I've put all writing on hold and am just focusing on getting better for work this week. 

Life's great, but not all the time. I am very mindful not to present a curated life online. I do live a very full, busy and active life, which may seem out of the ordinary for someone with a chronic illness. I am aware of that privilege. 

Here's the reality, when I'm not doing all the amazing stuff: Much of my writing is done in bed. I wear pyjamas a lot. My house isn't very tidy. Sometimes I get takeaway. And I nap a lot. It's all part of self care so I can get everything I want to do done.

Anyway, just checking in to say I'm here but a little under the weather. Hope you've had a good weekend! ❤️

17 November 2015

Two year anniversary.

Gosh. I'm so busy I've had very little time to write here. Regular writing should commence soon. I've got so many words inside me. Today I wanted to do a quick post - about a two year anniversary.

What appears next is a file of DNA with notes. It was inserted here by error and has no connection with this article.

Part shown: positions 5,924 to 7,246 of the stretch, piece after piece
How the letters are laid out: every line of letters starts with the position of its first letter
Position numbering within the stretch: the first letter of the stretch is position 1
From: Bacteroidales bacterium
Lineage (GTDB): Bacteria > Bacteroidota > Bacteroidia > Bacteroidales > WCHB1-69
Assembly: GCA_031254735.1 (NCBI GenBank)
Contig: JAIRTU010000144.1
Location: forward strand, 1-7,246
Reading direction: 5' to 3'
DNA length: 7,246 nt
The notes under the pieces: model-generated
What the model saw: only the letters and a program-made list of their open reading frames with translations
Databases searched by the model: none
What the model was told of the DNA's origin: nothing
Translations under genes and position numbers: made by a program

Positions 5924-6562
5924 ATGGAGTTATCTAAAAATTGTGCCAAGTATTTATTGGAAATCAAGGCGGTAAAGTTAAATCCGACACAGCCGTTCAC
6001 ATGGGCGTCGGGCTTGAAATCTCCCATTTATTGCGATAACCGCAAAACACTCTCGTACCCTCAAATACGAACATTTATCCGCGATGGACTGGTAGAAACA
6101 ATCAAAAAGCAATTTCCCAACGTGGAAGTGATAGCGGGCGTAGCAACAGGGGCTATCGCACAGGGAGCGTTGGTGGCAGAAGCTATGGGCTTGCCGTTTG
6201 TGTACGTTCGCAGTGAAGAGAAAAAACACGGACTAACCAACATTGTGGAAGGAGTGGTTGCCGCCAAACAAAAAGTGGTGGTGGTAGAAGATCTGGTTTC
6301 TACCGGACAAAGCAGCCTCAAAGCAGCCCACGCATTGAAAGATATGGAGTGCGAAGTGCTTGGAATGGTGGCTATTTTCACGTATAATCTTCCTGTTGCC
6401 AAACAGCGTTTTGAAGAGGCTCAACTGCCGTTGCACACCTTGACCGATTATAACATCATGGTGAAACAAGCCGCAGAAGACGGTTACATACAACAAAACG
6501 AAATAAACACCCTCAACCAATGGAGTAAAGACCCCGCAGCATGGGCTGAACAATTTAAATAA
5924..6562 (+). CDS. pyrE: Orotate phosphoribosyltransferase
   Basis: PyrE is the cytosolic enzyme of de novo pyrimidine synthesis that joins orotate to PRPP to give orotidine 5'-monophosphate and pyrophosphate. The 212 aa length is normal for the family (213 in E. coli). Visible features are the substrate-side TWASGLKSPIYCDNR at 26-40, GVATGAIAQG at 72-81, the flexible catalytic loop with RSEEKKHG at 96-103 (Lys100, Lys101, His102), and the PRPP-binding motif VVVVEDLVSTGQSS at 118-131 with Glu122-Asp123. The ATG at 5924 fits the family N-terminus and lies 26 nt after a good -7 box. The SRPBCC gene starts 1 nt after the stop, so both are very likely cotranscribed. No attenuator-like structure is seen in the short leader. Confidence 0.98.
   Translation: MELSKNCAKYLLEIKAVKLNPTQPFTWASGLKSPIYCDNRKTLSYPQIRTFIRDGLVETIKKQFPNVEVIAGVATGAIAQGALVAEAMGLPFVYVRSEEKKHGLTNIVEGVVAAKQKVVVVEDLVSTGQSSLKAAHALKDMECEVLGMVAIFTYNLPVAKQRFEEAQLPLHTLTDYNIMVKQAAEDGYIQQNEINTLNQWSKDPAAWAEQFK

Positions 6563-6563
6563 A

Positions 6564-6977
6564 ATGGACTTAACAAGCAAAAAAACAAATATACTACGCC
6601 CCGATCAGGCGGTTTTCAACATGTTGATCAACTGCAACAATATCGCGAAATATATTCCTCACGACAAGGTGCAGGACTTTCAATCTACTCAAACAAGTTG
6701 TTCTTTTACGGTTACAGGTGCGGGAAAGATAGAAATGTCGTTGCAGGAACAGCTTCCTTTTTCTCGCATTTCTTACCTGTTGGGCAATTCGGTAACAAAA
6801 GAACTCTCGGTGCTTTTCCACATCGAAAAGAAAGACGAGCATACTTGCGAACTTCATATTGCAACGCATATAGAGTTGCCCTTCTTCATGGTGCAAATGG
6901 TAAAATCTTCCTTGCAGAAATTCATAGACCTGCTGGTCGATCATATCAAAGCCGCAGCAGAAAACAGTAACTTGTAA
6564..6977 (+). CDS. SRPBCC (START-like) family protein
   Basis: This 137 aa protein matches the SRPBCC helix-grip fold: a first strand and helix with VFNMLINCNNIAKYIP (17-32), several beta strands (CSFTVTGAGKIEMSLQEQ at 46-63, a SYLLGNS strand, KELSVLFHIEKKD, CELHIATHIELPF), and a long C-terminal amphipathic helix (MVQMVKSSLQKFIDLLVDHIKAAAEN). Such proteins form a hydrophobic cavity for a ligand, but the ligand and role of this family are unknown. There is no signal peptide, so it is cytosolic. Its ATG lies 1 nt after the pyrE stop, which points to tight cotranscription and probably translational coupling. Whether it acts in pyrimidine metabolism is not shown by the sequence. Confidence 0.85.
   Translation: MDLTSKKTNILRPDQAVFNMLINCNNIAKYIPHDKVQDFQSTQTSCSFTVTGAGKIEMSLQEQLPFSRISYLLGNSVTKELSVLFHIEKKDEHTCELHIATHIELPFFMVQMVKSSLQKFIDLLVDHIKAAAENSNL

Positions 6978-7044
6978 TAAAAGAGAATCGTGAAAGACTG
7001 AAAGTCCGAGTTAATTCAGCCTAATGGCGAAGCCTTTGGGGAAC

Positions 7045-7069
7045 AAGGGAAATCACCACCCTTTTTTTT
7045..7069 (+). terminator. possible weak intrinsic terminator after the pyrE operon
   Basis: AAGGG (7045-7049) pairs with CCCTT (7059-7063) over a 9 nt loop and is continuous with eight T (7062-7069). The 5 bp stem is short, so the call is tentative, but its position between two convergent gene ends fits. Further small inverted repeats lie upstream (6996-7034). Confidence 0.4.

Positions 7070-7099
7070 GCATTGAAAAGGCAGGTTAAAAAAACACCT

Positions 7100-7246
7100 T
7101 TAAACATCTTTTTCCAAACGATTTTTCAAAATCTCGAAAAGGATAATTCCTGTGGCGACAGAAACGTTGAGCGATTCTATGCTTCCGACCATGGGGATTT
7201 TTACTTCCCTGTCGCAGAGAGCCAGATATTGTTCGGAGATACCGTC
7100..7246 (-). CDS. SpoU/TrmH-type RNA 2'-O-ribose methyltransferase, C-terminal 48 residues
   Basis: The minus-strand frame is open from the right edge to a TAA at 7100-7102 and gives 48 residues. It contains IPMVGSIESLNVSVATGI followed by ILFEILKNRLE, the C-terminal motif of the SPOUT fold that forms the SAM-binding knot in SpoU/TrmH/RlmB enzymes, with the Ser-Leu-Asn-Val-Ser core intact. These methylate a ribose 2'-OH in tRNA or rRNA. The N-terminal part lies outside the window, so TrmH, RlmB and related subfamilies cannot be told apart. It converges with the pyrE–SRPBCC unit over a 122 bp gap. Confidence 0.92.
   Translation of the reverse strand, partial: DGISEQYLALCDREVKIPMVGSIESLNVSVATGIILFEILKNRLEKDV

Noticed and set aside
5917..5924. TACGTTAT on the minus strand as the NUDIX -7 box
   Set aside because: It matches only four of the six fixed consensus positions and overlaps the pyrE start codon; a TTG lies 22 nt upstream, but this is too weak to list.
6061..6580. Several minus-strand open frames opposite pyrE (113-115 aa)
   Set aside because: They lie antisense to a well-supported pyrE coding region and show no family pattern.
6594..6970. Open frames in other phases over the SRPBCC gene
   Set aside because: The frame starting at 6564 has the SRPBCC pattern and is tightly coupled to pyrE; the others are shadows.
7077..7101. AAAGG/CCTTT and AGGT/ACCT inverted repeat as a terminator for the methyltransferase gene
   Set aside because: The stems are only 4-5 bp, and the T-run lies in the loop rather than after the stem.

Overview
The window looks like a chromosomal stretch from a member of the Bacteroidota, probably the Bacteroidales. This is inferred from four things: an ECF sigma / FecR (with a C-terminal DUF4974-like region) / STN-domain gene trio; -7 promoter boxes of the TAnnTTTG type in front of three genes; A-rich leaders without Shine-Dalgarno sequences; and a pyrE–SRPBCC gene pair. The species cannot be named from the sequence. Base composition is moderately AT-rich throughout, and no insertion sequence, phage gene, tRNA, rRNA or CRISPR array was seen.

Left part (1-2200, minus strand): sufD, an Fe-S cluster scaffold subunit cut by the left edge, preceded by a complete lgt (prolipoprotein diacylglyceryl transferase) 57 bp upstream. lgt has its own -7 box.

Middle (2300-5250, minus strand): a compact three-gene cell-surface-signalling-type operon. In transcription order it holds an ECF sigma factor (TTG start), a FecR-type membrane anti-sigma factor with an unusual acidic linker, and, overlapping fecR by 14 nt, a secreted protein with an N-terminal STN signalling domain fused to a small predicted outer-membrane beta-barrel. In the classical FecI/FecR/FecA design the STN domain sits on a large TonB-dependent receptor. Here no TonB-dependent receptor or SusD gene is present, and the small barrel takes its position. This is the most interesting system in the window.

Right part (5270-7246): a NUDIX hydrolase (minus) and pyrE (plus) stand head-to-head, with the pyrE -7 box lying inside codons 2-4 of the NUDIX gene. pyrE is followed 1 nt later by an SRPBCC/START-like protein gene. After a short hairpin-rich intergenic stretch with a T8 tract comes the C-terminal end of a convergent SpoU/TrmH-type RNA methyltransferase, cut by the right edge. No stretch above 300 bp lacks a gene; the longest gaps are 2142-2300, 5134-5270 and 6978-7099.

It's two years today since Adam asked if he could be my boyfriend. He's grown so much since we've met - his confidence has soared and he's started his own business. We aren't celebrating together tonight - I am a handyman widow (like a cricket widow). He's assembling someone's furniture in Northcote. I'm so proud of him. ❤️

Go and love someone exactly how they are. And then watch how quickly they transform into the greatest, truest version of themselves. When one feels seen and appreciated in their own essence, one is instantly empowered. -Wes Angelozzi



09 November 2015